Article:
The move follows similar programs from Target and Amazon.
Apple’s Passbook opens a new mobile marketing venue
75,000 Sephora loyalty card members flocked to the mobile wallet in the first five days.
Managing Editor, Mobile Commerce
There’s been a lot of hype about mobile wallets in recent years, but little adoption. Apple Inc. has the potential to change that with its new Passbook app.
Passbook is a mobile wallet that enables a consumer to store her loyalty cards, movie and event tickets, coupons, and promotions in a centralized location on her iPhone, iPod Touch or iPad. The app senses time and location—through the device’s GPS technology—and automatically displays a ticket or an offer when and where the consumer needs it. It also can be used by retailers to deliver location-based offers when consumers OK location tracking.
Retailers, travel firms and ticket sellers including Sephora, Walgreen Co., Target Corp., Starbucks, Fandango, United Airlines and Major League Baseball are leading the way with Passbook, integrating Passbook functionality into their mobile apps. Sephora, for example, has enabled its Beauty Insider loyalty club members with devices running Apple’s new iOS 6 mobile operating system to send their card information into their Passbook apps through a request made within the Sephora app. A digital version of the Beauty Insider card then appears within Passbook.
“Sephora loyalty club members can now access their Beauty Insider card in the easiest way possible—accessing their points balance and presenting the pass to earn and redeem points while shopping in store,” says Julie Bornstein, senior vice president, Sephora digital. “More than 70% of mobile traffic to Sephora comes from iOS devices, so Passbook is a natural fit for Sephora customers. Being part of Passbook also allows recipients of Sephora eGifts a way to easily store, access and redeem them on their iPhone.”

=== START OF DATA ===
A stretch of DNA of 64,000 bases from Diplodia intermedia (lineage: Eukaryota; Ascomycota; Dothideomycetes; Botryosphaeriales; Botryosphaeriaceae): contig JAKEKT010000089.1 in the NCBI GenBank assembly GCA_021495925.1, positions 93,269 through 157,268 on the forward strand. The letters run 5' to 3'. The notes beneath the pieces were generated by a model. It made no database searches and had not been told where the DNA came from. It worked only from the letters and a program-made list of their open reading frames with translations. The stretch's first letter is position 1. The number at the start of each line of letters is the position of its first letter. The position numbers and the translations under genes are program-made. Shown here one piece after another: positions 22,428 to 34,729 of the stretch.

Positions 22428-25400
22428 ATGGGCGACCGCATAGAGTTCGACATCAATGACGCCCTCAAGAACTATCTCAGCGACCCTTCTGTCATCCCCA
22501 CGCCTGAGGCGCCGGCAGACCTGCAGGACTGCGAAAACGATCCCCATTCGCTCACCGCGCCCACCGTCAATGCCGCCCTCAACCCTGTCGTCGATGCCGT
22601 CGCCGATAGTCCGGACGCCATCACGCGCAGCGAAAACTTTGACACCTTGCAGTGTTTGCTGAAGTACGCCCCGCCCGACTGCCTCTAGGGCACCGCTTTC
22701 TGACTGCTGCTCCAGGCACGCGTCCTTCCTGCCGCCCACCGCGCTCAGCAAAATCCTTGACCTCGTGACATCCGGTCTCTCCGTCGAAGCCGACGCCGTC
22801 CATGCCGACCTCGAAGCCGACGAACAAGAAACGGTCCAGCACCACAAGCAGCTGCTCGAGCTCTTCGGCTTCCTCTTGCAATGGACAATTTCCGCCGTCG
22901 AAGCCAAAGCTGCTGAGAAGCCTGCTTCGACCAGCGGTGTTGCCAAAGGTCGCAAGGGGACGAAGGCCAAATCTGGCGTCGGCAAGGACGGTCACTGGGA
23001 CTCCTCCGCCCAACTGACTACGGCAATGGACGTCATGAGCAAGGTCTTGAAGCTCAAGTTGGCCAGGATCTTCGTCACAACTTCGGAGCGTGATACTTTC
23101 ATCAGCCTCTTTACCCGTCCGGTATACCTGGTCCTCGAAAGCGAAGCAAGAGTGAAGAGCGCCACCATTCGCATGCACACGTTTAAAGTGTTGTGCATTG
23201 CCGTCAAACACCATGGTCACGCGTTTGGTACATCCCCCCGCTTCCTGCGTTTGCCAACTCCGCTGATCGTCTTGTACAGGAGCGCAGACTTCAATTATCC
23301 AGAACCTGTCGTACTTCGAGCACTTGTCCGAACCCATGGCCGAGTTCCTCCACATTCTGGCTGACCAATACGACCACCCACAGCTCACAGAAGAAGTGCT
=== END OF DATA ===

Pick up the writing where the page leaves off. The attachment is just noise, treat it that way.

During the first five days of Passbook’s launch, Sephora’s iPhone app was downloaded 300,000 times and the number of Beauty Insider accounts created via mobile increased dramatically, Bornstein says. “More than 75,000 Beauty Insider cards have been added to Passbook and we expect the number of cards added to Passbook to increase as more consumers get their hands on the new iPhone5 and download iOS6,” she says.
Sephora worked with m-commerce technology provider Branding Brand on the Passbook integration.
Fandango enables customers on the ticket purchase confirmation screen of its iPhone app to send mobile tickets to Passbook. Mobile tickets include QR codes that ticket takers can scan. Passbook displays the tickets within a certain timeframe and within a certain distance of the theater.
“It wasn’t a difficult integration,” says Jessica Yi, chief product officer at Fandango. “We had to standardize to the way Passbook receives passes. There are certain data points you need to send over to Passbook, so when Passbook retrieves the pass we have the data stored on our server with location, title, time, all the basics. Apple has done a great job of packaging it and making it simple for consumers and I’m sure the adoption will be strong.”
Target customers can integrate Target mobile coupons into their Passbooks. Passbook lets consumers know when coupons are about to expire.
“Passbook marks an exciting step forward as Target continues to seek the most innovative ways to deliver a great shopping experience to our guests,” says Phil McKoy, vice president, Target.com and mobile experience.
One thing a consumer can’t do with Passbook is pay. There was speculation that Apple’s new iPhone 5 might include Near Field Communication, or NFC, wireless networking technology, but it does not. NFC is a prime technology for enabling payments in the nascent mobile payments market. A consumer taps a smartphone with an embedded NFC chip against a checkout terminal with NFC functionality and a transaction is made between a mobile wallet and a store’s checkout system. If Passbook becomes widely used and Apple were to integrate it with NFC technology in a future iPhone, mobile payments could receive a big boost, industry observers say.
“It’s hard to predict—the digital wallet evolution has been going on for some time, but payments is only a part of it,” says Yi of Fandango. “It’s also about storing coupons and receipts and being a true wallet. The benefits of that are pretty clear, it’s just about who the players become and consumer adoption. The promise of the mobile wallet is valid, but it’s hard to say how it will evolve.”